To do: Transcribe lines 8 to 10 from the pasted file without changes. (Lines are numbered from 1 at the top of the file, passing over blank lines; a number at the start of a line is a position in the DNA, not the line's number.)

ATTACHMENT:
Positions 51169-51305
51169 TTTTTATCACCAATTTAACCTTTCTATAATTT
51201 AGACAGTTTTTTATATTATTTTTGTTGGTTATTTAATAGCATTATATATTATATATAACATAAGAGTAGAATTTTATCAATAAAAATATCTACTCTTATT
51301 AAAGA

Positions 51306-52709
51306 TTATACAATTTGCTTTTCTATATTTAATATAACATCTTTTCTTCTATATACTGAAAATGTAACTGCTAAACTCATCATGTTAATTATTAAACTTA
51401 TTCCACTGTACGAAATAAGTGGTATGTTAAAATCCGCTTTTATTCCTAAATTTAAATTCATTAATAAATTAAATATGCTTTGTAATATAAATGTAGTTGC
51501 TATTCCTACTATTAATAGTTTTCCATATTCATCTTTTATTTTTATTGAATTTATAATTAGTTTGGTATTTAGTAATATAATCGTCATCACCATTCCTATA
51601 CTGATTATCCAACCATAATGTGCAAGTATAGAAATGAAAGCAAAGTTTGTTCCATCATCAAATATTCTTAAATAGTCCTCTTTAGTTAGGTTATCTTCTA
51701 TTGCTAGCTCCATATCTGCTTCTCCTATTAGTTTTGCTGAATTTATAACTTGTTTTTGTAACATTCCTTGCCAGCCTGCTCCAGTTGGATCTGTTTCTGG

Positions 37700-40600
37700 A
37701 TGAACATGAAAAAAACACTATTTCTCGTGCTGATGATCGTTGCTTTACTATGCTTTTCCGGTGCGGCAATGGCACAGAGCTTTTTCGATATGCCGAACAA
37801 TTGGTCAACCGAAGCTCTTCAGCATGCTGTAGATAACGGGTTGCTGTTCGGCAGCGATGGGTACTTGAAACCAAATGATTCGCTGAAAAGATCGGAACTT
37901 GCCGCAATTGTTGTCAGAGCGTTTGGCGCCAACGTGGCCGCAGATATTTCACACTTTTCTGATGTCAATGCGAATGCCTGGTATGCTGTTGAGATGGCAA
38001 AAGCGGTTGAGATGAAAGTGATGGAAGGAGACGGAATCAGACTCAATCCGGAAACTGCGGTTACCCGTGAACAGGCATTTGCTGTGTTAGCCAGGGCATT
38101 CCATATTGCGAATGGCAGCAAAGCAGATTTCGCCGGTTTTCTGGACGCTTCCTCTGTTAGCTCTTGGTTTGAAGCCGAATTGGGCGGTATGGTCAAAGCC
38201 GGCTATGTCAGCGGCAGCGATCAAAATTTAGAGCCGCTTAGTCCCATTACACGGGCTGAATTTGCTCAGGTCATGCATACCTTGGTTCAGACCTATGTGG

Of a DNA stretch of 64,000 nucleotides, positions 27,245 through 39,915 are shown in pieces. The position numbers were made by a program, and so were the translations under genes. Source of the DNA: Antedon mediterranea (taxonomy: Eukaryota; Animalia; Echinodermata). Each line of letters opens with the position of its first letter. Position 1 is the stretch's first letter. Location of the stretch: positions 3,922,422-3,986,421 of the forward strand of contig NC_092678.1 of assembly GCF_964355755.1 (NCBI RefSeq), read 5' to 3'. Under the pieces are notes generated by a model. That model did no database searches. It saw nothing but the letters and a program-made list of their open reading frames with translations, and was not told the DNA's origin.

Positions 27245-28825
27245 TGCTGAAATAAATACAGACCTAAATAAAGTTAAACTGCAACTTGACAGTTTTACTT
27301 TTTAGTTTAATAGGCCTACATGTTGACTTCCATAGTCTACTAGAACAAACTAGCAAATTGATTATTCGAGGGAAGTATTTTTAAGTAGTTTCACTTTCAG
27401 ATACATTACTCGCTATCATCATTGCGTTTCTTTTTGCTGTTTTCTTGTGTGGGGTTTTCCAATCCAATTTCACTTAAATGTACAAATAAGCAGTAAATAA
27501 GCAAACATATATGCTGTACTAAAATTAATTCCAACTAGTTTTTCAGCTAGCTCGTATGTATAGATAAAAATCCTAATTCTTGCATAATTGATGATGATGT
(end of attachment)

51501 TATTCCTACTATTAATAGTTTTCCATATTCATCTTTTATTTTTATTGAATTTATAATTAGTTTGGTATTTAGTAATATAATCGTCATCACCATTCCTATA
51601 CTGATTATCCAACCATAATGTGCAAGTATAGAAATGAAAGCAAAGTTTGTTCCATCATCAAATATTCTTAAATAGTCCTCTTTAGTTAGGTTATCTTCTA
51701 TTGCTAGCTCCATATCTGCTTCTCCTATTAGTTTTGCTGAATTTATAACTTGTTTTTGTAACATTCCTTGCCAGCCTGCTCCAGTTGGATCTGTTTCTGG